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It appears that most "rules" regarding internal monologue advise restricting its use to one or two POV characters. My novel, however, will have five or six major (POV) characters, and I would like to use interior monologue with perhaps four of them.

I understand and agree that limiting internal monologue to one or two characters is normally advisable to achieve and maintain an intimate connection. But I feel that showing the internal monologue of four of my characters in this particular story makes it deeper, richer, and more involving. Just wondering how others feel about this.

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    Is five or six POV characters normal? It seems like a lot. That said, if I am in someone's POV, their internal thoughts are natural to me to have access to. But five or six POVs sounds like... a lot. – DPT Jan 9 '18 at 19:21
  • @DPT - Yes, it's a lot, but it's also not entirely unheard of. Many of Stephen King's novels, for example, have large casts of characters with many of them taking a turn as the viewpoint character. It, or the Stand, for example. – Jules Jan 11 '18 at 1:13
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The key is to be clear at all times whose viewpoint we are in.

So when you change from one viewpoint to another, make sure you give enough indicators that the reader can follow.

This is easiest, of course, at chapter breaks and scene breaks. But a skilled writer can help the reader follow viewpoint changes more often than that. I think I've seen John Irving (pretty darned skilled) switch viewpoint twice in a single paragraph. (I think the book was The Fourth Hand, which I don't recommend other than for studying how to switch viewpoints skillfully.)

If you can make every viewpoint change clear to the reader, feel free to ignore advice about "head hopping" or "one viewpoint per scene." That advice is very useful for writers who aren't yet able to guide the reader through viewpoint changes, but limiting for writers who have the appropriate skill.

If you aren't yet good at managing viewpoint changes, you'll confuse the heck out of readers. So get good at it.

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Maybe a third person omniscient narrator would serve you better. This narrator knows the inner streams of thoughts of every character in the story, hence it can expose them in the narration as required by the story without really changing the POV. This is likely less prone to generate confusion in the reader.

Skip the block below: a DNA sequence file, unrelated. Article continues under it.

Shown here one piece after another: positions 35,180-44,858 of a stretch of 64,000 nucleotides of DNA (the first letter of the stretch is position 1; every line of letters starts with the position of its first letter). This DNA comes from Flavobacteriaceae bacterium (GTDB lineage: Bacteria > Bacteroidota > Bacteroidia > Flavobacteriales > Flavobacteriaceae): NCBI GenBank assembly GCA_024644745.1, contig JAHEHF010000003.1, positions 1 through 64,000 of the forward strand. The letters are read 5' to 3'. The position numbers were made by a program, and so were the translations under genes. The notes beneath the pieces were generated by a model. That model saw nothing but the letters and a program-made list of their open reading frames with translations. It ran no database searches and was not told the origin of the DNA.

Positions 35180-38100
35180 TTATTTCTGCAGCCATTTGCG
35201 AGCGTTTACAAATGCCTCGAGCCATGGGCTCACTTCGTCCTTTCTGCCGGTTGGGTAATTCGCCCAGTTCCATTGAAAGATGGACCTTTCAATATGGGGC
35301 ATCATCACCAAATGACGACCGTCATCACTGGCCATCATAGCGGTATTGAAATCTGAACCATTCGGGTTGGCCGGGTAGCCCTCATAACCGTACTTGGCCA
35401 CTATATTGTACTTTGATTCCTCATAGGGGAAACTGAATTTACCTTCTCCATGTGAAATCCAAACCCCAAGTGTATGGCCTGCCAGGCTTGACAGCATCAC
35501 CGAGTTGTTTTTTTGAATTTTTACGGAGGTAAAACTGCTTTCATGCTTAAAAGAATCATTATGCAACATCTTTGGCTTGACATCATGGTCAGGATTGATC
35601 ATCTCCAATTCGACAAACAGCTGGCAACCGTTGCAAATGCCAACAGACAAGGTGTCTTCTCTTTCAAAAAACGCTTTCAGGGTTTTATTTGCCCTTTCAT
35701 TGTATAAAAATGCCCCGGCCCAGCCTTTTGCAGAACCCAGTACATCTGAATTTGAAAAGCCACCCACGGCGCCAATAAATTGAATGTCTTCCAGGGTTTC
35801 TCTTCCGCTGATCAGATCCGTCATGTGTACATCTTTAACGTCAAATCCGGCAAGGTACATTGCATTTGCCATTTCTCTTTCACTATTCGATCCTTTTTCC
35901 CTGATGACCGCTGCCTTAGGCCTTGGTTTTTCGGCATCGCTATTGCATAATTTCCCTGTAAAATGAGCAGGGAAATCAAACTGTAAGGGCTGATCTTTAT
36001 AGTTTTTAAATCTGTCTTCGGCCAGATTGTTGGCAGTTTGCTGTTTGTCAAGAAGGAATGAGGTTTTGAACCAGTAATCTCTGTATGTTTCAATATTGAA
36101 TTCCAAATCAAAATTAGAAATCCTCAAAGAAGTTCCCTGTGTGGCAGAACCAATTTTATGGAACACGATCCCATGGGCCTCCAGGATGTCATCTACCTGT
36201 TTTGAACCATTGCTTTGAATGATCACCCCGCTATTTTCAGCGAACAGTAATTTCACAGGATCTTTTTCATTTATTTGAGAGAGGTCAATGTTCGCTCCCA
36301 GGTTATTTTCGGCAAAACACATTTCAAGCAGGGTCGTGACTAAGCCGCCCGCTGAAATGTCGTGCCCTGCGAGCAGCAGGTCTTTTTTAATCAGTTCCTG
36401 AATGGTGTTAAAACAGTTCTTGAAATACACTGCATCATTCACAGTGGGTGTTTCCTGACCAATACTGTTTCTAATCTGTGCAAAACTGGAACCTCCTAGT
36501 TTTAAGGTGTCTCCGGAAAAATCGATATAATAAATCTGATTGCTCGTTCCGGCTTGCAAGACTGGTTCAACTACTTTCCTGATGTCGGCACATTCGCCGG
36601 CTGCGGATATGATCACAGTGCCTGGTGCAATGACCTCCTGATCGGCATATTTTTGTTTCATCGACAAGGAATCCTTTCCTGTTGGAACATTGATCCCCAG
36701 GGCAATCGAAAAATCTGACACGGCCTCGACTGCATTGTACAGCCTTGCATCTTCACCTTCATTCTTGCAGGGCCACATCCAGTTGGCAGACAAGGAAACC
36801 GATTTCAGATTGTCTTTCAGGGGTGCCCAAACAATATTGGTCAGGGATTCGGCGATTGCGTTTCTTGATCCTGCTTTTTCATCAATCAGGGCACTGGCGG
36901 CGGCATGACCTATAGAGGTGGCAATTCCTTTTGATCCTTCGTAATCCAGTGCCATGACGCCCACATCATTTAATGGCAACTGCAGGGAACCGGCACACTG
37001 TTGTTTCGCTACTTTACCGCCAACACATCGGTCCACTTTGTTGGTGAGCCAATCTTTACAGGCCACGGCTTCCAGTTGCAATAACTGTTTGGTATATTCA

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As long as the distinction is clear from the inner voice of each character this is perfectly fine. Every character needs to feel different by using different voices, because otherwise it feels like the author just switched out the names.

Think about what each character's focus is. Is one of them obsessed with shoes because he thinks it shows important characteristics about other people? Is one of them obsessed with interpreting the gestures of people around him? Is one of them always afraid of what might happen next or what others are thinking?

I am sure this is the right way. My gut is never wrong!

Let's just hope Joe knows what he's doing, I ain't gonna stick around anymore if he gets us into trouble again like with his grandma' a week ago...

The boys are awefully quite, though Joe seems confident as always. I hope we are on track, I don't like the darkness and it should be getting dark in about half an hour if my watch is correct. It won't be safe around these parts once the predators wake up.

Was there something? I think I heard something. But the others are talking. And smiling. Why are they smiling? This is not funny! I am afraid. I want to go home. I need to go home! This is crazy. I should have never come here! It's all Joe's fault for draggin me into this mess! As always... I just can' say 'No' to that guy. God damn it, how I hate that I can never say 'No'. There! Again! Something is definitely behind us.

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